An au­tumn walk in the woods

Daily Freeman (Kingston, NY) - - LIFE - Bob Bey­fuss Gar­den Tips Bob Bey­fuss lives and gar­dens in Schoharie County. Send him an e-mail to rlb14@cor­nell.edu.

I was not at all happy to have to deal with last Thurs­day’s (Oct. 27) snow/sleet/ice/rain storm that made driv­ing very tricky and also took down lots of the re­main­ing leaves. It seems too early for fall to end and much too soon for win­ter to ar­rive.

We had a beau­ti­ful fall sea­son and the snow seemed to sig­nal an early end, much to my dis­may. Nev­er­the­less, my friend Lester sug­gested we go hunt­ing on Fri­day, the fi­nal day of the fall turkey sea­son. The snow, which re­mained un-melted at al­ti­tudes above 1,000 feet, would make for easy track­ing should we come upon a trail of turkey tracks. I was plan­ning on stay­ing in­doors all day Fri­day, to sulk, and think about my up­com­ing mi­gra­tion to Florida, but the en­joy­ment I get from track­ing made me change my mind. Fresh snow en­sured that any tracks we found could be fol­lowed and fall tur­keys can some­times be walked up to.

We left Lester’s house at noon, go­ing off in dif­fer­ent di­rec­tions, plan­ning to meet up in the woods in about two hours at a place we call the “pincher” spot. Af­ter more than 30 years of hunt­ing these woods, we share a dozen or more well-known land­marks spread out over a few hun­dred acres or so. The pincher spot is a crossroads of three, well-used deer trails in a mixed hem­lock/beech for­est where

a triple-trunked, over­size, red oak makes a com­fort­able back­rest for a long sit. I have spent many hours sit­ting at the base of that tree. To get there is a pretty hefty hike, up­hill mostly, for a half of a mile.

I know a half-dozen dif­fer­ent ways to get to the pincher spot, fea­tur­ing sev­eral dif­fer­ent for­est types along each route. I de­cided to walk up through

the mostly white birch woods, in the hopes of find­ing Chaga, if not tur­keys. Chaga (Inono­tus obliquus) is an in­ter­est­ing fun­gus that grows on the trunks of all species of birch, as well as beech and hop horn­beam. It is highly re­garded as an herbal rem­edy, im­mune stim­u­lant and it makes a tasty tea that even I like.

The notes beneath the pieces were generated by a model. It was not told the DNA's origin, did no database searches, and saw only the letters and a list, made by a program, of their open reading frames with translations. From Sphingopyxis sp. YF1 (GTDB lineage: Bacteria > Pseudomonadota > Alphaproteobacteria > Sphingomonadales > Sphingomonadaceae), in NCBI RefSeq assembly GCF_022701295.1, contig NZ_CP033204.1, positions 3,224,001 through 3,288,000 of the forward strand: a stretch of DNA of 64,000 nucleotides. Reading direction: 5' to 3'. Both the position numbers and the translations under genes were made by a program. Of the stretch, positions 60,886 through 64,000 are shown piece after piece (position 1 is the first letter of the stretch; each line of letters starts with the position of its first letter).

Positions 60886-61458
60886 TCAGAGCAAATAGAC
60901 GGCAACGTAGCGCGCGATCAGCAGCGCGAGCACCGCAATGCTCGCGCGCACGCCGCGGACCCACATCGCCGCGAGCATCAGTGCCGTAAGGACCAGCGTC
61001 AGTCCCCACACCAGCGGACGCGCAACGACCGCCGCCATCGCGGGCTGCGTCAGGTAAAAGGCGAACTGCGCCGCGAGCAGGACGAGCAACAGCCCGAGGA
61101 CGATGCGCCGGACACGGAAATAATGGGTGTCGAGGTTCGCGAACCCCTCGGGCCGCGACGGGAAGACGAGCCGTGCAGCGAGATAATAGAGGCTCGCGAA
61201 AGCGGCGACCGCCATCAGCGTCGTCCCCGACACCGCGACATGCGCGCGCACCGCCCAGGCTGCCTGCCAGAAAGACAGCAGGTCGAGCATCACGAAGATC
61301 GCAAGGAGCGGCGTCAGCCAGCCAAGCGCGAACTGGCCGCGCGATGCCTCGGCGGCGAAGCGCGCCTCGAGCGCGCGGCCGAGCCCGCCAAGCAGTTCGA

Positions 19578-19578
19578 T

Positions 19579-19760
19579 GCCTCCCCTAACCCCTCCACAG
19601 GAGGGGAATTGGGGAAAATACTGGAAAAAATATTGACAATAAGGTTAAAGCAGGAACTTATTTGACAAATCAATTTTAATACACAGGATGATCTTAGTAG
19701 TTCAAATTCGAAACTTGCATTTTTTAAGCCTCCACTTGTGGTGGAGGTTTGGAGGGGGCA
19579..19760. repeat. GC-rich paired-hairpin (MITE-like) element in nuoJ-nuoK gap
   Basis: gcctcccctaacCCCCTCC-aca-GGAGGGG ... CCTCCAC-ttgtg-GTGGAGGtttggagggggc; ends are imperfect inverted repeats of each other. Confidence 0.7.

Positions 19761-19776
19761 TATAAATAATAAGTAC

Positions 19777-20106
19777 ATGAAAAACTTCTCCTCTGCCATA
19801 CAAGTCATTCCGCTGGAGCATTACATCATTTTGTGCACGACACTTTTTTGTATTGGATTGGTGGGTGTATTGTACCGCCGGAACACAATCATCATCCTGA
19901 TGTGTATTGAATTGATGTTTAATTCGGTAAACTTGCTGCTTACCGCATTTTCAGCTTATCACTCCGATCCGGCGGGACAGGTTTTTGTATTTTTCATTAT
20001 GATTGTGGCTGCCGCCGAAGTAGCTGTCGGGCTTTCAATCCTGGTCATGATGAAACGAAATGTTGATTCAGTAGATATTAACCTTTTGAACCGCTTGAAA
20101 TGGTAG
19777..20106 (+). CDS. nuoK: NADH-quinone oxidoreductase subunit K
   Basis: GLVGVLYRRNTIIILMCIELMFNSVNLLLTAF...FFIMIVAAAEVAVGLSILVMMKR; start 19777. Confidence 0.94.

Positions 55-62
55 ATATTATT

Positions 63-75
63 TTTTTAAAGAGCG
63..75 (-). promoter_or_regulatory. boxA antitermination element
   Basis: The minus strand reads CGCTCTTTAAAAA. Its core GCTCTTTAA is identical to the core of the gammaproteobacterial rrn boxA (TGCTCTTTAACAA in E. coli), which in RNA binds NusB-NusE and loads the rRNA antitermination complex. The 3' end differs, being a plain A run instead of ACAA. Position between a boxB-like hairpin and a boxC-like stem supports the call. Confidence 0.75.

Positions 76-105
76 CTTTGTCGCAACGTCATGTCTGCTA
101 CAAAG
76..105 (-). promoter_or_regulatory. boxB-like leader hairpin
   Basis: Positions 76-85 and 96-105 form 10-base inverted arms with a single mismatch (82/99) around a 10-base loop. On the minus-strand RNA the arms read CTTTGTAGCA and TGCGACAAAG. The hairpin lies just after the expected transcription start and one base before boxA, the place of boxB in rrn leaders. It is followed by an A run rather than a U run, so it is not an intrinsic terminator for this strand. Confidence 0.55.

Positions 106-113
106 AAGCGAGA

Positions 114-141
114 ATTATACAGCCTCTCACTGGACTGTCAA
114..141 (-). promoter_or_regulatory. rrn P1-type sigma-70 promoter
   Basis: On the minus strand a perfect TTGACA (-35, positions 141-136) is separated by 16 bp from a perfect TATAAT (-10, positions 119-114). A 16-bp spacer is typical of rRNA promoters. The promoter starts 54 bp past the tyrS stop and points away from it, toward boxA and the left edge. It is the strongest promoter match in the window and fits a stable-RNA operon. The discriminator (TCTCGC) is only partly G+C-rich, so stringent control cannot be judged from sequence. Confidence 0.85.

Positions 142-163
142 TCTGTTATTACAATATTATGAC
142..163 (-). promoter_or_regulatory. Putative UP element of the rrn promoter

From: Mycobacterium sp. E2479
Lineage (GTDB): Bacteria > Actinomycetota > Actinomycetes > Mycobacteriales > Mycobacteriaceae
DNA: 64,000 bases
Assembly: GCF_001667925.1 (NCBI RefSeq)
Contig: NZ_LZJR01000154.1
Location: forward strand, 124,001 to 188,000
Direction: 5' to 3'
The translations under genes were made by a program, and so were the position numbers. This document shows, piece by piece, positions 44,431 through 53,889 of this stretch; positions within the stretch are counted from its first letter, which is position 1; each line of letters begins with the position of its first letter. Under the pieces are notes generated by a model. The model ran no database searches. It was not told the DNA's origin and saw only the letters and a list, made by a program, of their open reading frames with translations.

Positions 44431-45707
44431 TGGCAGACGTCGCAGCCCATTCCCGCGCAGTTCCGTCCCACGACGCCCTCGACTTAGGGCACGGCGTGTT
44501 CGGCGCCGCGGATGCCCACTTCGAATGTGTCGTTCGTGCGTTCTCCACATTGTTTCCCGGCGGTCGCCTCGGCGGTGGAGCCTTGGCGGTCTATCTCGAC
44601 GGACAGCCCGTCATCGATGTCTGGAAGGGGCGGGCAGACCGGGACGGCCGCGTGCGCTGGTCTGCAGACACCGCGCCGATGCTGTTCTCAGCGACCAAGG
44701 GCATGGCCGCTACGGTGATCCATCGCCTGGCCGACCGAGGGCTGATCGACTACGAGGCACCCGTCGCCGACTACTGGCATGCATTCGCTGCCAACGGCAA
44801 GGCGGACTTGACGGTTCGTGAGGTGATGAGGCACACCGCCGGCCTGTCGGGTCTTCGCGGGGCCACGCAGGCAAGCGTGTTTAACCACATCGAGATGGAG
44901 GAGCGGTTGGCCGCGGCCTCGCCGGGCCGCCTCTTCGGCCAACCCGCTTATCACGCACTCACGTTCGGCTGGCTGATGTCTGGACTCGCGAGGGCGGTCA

It took me about an hour and a half to get to the pincher spot, and I did not spot a sin­gle Chaga on the way, but I did see sev­eral stumps sprout­ing lots of turkey tail (Tram­etes ver­si­color) , which is an­other medic­i­nal mush­room I col­lect.

I filled my pock­ets with the turkey tail and waited for Lester at the pincher tree. The for­est sur­round­ing the pincher tree is very dif­fer­ent to­day than it was

20 or 30 years ago. The for­est then was a mix of ma­ture beech, big su­gar maples, red oak and a few large hem­lock, but now the large maples and oaks have been har­vested and the ma­ture beech have suc­cumbed to beech bark dis­ease. Beech bark dis­ease kills the trees slowly, but, be­fore they die, they send up dozens of root suck­ers. When the sur­round­ing trees die or are har­vested, as is the case here, the beech sprouts form al­most im­pen­e­tra­ble thick­ets that I re­fer to as “beech hell.” Sadly, the pincher spot will soon turn into this for­est type.

It was much too cold and windy to sit for long in the snow, wait­ing for Lester so I fol­lowed a log­ging, skid­der trail and worked my way down the moun­tain. I was cold and pretty

un­happy at the lack of any sort of ac­tiv­ity, an­i­mal or fungal. About half­way down, I fi­nally spot­ted a Chaga on a pa­per birch tree, and, much to my sur­prise, I had re­mem­bered to bring my fold­ing saw and I was able to har­vest it.

A few min­utes later, I spot­ted fresh turkey tracks head­ing back up­hill. I fol­lowed them for awhile un­til they pe­tered out un­der some maple trees where the snow had melted. It was get­ting dark by then and with my pock­ets filled with turkey tail and a cou­ple pounds of Chaga in my back pack, I de­cided the after­noon hunt had been a suc­cess af­ter all.

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